Not worth the $45 price tag
Location: Toronto, Canada
Address: 225 Richmond Street West
Type of Meal: Dinner
Having never been to the Fifth, other than to go to the club, we decided to try dinner there. Upon entering, I’ll admit it was strange to see the club functioning as a restaurant; where the bouncer welcomes you in and the person selling tickets brings you to an elevator. The club’s dance floor was spruced up with extra furniture and the pillars covered with white veils.
The restaurant itself is located on the fifth floor, hence the name, and you get to it through an old fashioned elevator complete with operator. It’s quite large with an indoor dining area and outdoor terrace. The dining room is classically decorated with white, tons of light fixtures and comfy chairs. The only odd décor was a mini disco ball hanging from the middle of one fixture which was whimsical but also tacky.
An amuse, a tomato caeser shooter, arrived as soon as we sat down. Not being a caeser fan, I tried it nevertheless - it was thick and garlicky without the zing of horseradish but could be refreshing on a summer day. A basket of bread arrives after ordering, soft French bread but cold so nothing crazy.
My appetizer, the house cured bacon and summer melon salad, was beautifully presented. A combination of sweet melons, sour balsamic and slightly salty and smoky bacon, the salad was certainly flavourful. I enjoyed the thick cut bacon but could have done without the balsamic glaze over it as with the citrus vinaigrette the dish was a little sour for my taste.
While viewing what other diners were eating, the striploin appeared to be the overwhelming favourite so I chose that as well. A generous portion of steak arrives which dwarfs the small square of sweet potato gratin and sprinkle of French beans beside it. The steak itself wasn’t the best cut; mine was unevenly sliced which caused half the steak to be perfectly cooked at medium rare but the other half extremely rare. I also wish the Fifth invested in better steak knives as it became difficult to cut through the thicker rare part.
A pat of bercy butter - butter mixed with shallots, parley and white wine - sat on the steak. It needed more herbs as it’s supposed to add a burst of flavours to the steak but really just tasted like unsalted butter with specks of parsley. The beans were good, thin and crispy, I wish there were more of them! However, the sweet potato gratin arrived luke warm and seemed like a bit of an afterthought.
I ended with the vanilla panna cotta which didn’t really taste like panna cotta. It was a thicker and creamier consistency than most, but I enjoyed the richness. The strawberry rhubarb sauce wasn’t too sweet so really lightened up the dish. The dessert was the highlight dish of the night, which is disappointing for someone who likes savoury dishes more.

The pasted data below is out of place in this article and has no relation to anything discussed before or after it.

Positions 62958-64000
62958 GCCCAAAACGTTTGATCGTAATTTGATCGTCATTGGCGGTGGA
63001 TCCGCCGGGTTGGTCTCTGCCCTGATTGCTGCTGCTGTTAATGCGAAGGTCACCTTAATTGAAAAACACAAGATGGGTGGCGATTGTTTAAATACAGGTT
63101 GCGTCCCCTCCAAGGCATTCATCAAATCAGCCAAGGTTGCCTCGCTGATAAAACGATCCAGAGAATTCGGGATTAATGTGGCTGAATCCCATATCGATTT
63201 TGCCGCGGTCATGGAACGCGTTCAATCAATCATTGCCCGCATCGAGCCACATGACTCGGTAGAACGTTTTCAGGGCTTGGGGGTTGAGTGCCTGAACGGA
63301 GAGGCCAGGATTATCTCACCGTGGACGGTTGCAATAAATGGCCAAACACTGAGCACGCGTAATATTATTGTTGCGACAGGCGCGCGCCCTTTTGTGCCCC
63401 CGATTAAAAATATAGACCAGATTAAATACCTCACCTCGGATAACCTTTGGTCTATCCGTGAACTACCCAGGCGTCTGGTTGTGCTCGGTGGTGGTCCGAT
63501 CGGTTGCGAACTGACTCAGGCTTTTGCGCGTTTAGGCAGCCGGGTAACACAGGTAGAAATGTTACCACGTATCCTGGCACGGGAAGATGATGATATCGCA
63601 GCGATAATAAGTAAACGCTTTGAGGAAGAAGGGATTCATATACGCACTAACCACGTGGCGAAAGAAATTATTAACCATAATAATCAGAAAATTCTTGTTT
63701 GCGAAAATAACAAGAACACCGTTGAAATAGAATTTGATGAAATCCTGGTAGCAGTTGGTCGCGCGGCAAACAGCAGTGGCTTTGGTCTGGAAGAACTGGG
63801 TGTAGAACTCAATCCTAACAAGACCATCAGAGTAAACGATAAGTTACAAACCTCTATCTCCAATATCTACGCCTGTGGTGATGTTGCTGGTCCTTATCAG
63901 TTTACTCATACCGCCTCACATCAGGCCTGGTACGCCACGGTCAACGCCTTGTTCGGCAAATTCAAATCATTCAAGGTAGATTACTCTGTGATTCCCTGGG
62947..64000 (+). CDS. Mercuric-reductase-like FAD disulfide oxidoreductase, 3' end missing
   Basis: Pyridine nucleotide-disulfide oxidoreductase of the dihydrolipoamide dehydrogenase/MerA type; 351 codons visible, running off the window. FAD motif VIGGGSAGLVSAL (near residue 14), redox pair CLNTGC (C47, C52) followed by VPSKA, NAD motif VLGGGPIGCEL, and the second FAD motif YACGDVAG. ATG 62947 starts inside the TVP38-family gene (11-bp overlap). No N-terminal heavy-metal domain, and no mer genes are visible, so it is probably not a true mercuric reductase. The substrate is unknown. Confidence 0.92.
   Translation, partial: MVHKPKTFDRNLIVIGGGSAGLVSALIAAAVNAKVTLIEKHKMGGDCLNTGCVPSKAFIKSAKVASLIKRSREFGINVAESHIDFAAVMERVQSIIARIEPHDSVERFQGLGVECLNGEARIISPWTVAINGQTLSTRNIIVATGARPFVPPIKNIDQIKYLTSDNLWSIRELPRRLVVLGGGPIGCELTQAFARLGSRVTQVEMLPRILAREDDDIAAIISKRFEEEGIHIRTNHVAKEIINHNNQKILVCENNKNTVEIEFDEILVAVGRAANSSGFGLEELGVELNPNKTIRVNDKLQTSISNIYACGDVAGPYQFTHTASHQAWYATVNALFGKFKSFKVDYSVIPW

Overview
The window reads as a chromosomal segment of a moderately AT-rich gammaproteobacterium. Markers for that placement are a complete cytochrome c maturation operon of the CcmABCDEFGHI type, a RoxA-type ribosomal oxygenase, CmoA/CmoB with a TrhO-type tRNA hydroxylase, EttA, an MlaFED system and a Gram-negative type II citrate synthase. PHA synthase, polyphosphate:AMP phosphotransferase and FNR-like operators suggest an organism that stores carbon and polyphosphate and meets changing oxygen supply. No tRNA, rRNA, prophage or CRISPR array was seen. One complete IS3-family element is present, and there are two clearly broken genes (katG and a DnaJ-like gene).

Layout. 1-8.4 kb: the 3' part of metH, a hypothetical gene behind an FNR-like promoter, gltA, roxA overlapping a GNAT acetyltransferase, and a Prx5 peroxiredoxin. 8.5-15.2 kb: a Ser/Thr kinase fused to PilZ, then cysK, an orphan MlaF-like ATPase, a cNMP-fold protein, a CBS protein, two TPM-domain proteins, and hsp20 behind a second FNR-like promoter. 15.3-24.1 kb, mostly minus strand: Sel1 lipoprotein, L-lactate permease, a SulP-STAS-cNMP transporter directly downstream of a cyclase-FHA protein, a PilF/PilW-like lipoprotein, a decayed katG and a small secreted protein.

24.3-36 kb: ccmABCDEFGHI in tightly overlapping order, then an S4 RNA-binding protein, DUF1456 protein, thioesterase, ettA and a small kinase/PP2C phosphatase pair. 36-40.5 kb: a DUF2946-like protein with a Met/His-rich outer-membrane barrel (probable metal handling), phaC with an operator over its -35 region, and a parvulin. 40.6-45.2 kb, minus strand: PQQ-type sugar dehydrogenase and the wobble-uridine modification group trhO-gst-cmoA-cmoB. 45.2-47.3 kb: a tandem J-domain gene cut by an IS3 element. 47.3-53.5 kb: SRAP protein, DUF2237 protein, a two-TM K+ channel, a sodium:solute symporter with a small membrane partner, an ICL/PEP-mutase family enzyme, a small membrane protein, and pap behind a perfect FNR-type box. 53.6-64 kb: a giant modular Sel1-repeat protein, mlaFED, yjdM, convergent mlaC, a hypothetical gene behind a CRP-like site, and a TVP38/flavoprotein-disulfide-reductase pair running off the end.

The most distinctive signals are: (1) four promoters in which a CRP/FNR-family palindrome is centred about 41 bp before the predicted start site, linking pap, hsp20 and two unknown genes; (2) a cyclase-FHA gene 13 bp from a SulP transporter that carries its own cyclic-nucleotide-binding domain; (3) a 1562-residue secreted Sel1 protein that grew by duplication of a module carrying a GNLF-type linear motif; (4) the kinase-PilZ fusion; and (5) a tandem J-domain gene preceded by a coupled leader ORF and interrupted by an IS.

The panna cotta, in my opinion, was better than the lemon lavender cheesecake that my friend had. Although the flavour was spot on, I could really taste the citrus and lavender, the consistency was a bit lumpy. Additionally, the batter was too watery as it arrives slightly saggy looking.
Accompanying the bill was some individually wrapped chocolate chip cookies to bring home which was a nice touch. Sadly, the cookies, although buttery, were hard and crumbly.
I was surprised the Fifth’s Summerlicious offer was priced at $45, which is normally reserved for the fancier restaurants in Toronto. The Fifth simply doesn’t have the same polish and food quality that you would expect for a place charging $45. It may be a strange comparison, but I felt like eating at the Fifth was similar to eating on the Niagara Falls strip – overpriced but satisfactory food. Service was great at the beginning with the person at the entrance enthusiastically welcoming us and the attentiveness of the gentlemen operating the elevator; but the service in the restaurant seemed lack luster in comparison. The food was decent but not amazing.
It was a bit strange they keep plates of food on tables between the elevator/bathroom and dining room before serving. While visiting the restrooms I could see the various plates left there with slips of paper marking the table. Somehow, it feels a little unhygienic and it certainly means the food is not under heating lamps and gets cold while waiting to be presented.
On the plus side, having dinner at the Fifth Grill and Terrace does get you admission into the club, so you avoid lines and cover. So, it’s a good option if you’re looking to go out dancing to burn off calories afterwards.
Is Summerlicious worth it?
As a special feature to the Summerlicious blogs, I will attempt to calculate the savings being offered (based on my meal selection).
Summerlicious - $45
Regular menu - $62 - salad* ($12), striploin ($38) and panna cotta* ($12)
Savings - $17 or 27%
* The summer melon salad and panna cotta aren't on their regular menu; prices based on the chopped salad and chiffon cake
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Gastro World's Grading System
- Anything under 5 - I really disliked and will never go back
- 6 - decent restaurant but I likely won't return
- 7 - decent restaurant and I will likely return
- 8 - great restaurant that I'd be happy to recommend
- 9 - fantastic restaurant that I would love to visit regularly and highly recommend
- 10 - absolute perfection!